trending Market Intelligence /marketintelligence/en/news-insights/trending/rhkkr2bpxwizodgb3b3g2a2 content
BY CONTINUING TO USE THIS SITE, YOU ARE AGREEING TO OUR USE OF COOKIES. REVIEW OUR
PRIVACY & COOKIE NOTICE
Log in to other products

Login to Market Intelligence Platform

 /


Looking for more?

Contact Us

Request a Demo

You're one step closer to unlocking our suite of comprehensive and robust tools.

Fill out the form so we can connect you to the right person.

  • First Name*
  • Last Name*
  • Business Email *
  • Phone *
  • Company Name *
  • City *

* Required

In this list

Energy, most read: Fitch warns of utility 'death spiral'; FERC to decide on New England pipelines

State Of Indonesian Online Video: Subscription

Virtual Multichannel Revenues Projected To Soar In Next Five Years

Street Talk Episode 45 - Fed Moving From Rate Hikes To Lower For Longer

Consumer Engagement Remains Challenging For OTT Players In Asia


Energy, most read: Fitch warns of utility 'death spiral'; FERC to decide on New England pipelines

SNL Energy presents the mostread stories for the week ended July 22.

1.

Apolicy that has helped boost the U.S. residential solar market could threatenthe creditworthiness of investor-owned utilities, Fitch Ratings said July 18.

2.

FERCis about to make decisions that will help set the course on how New Englandgets its energy. The commission must choose to support new natural gaspipelines, like Spectra EnergyCorp.'s Access Northeast project, or not, says Spectra executiveRichard Kruse. "Either this concept works or it doesn't," he said.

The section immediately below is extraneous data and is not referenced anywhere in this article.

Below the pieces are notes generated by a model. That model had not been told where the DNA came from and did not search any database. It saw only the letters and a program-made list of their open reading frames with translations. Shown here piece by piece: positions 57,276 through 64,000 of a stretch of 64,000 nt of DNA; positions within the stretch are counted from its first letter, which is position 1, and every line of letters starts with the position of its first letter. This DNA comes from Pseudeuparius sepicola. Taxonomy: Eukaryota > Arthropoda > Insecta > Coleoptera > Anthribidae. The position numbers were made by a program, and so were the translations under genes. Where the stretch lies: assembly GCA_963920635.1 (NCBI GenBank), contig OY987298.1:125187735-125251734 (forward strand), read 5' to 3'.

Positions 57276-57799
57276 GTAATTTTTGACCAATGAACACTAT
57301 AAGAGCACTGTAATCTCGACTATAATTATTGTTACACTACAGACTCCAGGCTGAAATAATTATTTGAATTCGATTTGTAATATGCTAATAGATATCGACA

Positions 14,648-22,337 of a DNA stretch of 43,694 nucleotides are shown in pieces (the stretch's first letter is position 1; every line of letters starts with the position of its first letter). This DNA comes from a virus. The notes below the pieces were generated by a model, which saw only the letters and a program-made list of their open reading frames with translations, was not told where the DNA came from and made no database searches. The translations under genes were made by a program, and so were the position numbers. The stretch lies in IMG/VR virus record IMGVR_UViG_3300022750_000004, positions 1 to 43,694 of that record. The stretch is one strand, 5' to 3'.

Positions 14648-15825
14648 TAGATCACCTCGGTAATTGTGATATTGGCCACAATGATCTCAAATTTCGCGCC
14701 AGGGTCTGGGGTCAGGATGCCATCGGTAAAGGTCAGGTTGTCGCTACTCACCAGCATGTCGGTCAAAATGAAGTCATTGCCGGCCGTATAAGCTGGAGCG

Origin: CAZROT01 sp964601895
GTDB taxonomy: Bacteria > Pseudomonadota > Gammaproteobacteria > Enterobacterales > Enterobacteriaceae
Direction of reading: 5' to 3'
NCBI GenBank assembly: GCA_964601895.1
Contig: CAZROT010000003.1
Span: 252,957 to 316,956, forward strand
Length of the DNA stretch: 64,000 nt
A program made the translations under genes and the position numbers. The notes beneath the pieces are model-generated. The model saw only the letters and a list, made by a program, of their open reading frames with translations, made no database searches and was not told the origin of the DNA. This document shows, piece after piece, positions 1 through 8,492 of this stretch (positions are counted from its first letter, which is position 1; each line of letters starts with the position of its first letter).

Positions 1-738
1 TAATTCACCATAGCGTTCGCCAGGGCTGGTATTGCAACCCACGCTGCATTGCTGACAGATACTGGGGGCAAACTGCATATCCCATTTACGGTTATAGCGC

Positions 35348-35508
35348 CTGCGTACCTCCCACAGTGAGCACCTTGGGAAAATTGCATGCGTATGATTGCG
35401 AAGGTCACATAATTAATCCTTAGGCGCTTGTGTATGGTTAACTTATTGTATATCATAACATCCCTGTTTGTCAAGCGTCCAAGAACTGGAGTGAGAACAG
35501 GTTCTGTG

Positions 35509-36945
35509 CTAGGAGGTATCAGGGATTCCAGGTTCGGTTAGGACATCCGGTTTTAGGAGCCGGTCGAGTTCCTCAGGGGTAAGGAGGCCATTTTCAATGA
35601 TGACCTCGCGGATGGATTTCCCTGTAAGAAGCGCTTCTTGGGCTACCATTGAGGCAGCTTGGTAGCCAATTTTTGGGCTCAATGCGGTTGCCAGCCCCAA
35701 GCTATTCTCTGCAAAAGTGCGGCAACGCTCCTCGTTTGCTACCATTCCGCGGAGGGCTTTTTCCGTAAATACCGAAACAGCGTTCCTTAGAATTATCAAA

3.

PresumedGOP presidential nominee Donald Trump is expected to take his message on energyto the Republican National Convention in Cleveland, likely repeating to cut federal regulationin a bid to achieve total U.S. energy independence.

4.

Earlycoal mine production data suggests production is another 3.8% compared to the priorquarter and down 16.2% compared to the year-ago period.

5.

Shale production of natural gas is expected to drop for asixth consecutive month in August, but the size of the decline is smallcompared to an upward revision made to the record peak set earlier in the year.Shale production of crude oil should fall in August, albeit at a slower ratethan in July.